Liberal or Conservative?


McClatchy has a piece on the Bush Administration's successes curtailing homelessness - a subject I've written about before. Because spending has risen even as homelessness numbers have fallen, the reporter describes the policy shift as "radical" and "liberal." Ed Morrissey basically concurs:

Was this one of Bush's more liberal policies?  I'd say yes. By providing a housing solution free of charge, federal and state governments had to cough up a lot of money.  As McClatchy notes, though, that saved money that would have gone to acute-rescue efforts like shelters and crisis treatment centers. Housing gave the previously homeless an opportunity to seek employment, creating a net revenue gain rather than a funding drain. Whether or not anyone wants to call it liberal, it certainly proved more cost effective than the other liberal plans in place during the previous generation.

The trouble is that this logic takes you halfway to describing welfare reform - probably the biggest conservative domestic-policy success of the post-Reagan era - as a "liberal policy" as well. After all, it merely replaced AFDC with a more "cost effective" program, TANF - one oriented, like the Bush Administration's homelessnes policies, around moving people from straight-up welfare into the paid workforce - rather than doing away with the welfare system entirely. It's true that at the national level, welfare reform reduced spending along the way (though Tommy Thompson's reforms in Wisconsin, the model for the national reform, boosted funding during the transition to workfare), whereas the Bush anti-homelessness push has required an infusion of roughly $500 million (less, I believe, if you adjust for inflation) over what HUD provided for homelessness policy in 2002. But the payoff in terms of conservative goals - reducing dependency, increasing workforce participation - has been pretty impressive. And responding intelligently to homelessness seems like exactly the kind of thing that a more minimalist, means-tested welfare state ought to be doing.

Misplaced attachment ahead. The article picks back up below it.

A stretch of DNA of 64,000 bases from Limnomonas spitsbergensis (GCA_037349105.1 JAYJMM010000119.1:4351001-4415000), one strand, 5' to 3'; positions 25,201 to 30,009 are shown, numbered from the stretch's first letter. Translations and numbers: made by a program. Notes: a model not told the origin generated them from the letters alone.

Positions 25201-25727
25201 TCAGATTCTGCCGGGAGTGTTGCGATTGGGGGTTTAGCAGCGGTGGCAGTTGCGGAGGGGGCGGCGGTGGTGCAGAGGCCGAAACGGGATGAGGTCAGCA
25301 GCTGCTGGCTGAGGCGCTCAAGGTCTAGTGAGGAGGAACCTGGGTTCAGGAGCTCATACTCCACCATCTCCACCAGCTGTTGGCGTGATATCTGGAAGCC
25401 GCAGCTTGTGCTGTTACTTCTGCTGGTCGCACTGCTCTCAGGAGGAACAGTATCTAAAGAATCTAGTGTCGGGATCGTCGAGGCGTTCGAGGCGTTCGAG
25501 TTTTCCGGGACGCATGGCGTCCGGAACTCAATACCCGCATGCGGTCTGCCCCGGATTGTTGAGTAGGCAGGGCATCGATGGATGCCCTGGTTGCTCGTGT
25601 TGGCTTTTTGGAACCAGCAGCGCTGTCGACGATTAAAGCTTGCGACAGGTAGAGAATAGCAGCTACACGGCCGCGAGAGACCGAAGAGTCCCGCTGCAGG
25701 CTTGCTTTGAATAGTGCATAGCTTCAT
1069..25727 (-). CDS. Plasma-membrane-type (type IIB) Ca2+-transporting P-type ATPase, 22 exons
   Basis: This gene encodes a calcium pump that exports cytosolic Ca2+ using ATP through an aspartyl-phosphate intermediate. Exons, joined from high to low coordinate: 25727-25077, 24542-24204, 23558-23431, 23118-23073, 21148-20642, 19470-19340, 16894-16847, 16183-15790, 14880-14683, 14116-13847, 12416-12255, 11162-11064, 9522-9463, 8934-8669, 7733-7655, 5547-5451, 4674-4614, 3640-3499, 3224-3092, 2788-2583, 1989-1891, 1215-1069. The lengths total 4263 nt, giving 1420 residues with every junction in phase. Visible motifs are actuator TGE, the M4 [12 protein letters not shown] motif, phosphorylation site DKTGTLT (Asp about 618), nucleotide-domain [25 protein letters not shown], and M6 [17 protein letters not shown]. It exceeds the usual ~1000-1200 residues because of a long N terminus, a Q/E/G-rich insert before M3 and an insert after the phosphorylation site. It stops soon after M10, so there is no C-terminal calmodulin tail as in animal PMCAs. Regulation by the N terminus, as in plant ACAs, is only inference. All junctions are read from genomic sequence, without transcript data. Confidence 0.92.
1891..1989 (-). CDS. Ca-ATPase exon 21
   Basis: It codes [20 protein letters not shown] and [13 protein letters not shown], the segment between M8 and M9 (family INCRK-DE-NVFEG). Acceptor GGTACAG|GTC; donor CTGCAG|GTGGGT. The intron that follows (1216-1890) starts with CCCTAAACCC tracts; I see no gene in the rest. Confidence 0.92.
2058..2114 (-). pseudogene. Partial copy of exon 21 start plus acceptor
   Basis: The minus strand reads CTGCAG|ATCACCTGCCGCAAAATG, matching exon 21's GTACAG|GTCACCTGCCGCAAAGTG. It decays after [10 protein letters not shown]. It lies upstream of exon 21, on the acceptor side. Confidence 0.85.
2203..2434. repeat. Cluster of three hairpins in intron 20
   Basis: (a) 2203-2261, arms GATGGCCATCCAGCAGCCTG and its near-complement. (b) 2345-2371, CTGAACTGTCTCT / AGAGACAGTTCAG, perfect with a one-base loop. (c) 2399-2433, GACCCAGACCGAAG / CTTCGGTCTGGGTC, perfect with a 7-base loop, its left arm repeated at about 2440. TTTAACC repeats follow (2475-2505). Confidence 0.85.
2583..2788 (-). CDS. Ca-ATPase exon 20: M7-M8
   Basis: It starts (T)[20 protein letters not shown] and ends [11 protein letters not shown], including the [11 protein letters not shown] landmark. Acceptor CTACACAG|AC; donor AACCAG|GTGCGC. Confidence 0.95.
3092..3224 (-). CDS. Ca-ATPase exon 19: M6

Morrissey goes on to wonder why the rest of the media isn't reporting on the Bush Administration's success. It's an excellent question - but it would be an even better question if conservatives were willing to take credit for the success, instead of disowning it.

Jump to comments

Ross Douthat is a former writer and editor at The Atlantic.

Get Today's Top Stories in Your Inbox (preview)

Adventures in Legal Weed

Colorado is now well into its first year as the first state to legalize recreational marijuana. How's it going? James Hamblin visits Aspen.

Elsewhere on the web

Join the Discussion

After you comment, click Post. If you’re not already logged in you will be asked to log in or register. blog comments powered by Disqus


Adventures in Legal Weed

Colorado is now well into its first year as the first state to legalize recreational marijuana. How's it going? James Hamblin visits Aspen.


What Makes a Story Great?

What makes a story great? The storytellers behind House of CardsThis American LifeThe Moth, and more reflect on the creative process.


Tracing Sriracha's Origin to Thailand

Ever wonder how the wildly popular hot sauce got its name? It all started in Si Racha.


Where Confiscated Wildlife Ends Up

A government facility outside of Denver houses more than a million products of the illegal wildlife trade, from tigers and bears to bald eagles.


Is Wine Healthy?

James Hamblin prepares to impress his date with knowledge about the health benefits of wine.


The World's Largest Balloon Festival

Nine days, more than 700 balloons, and a whole lot of hot air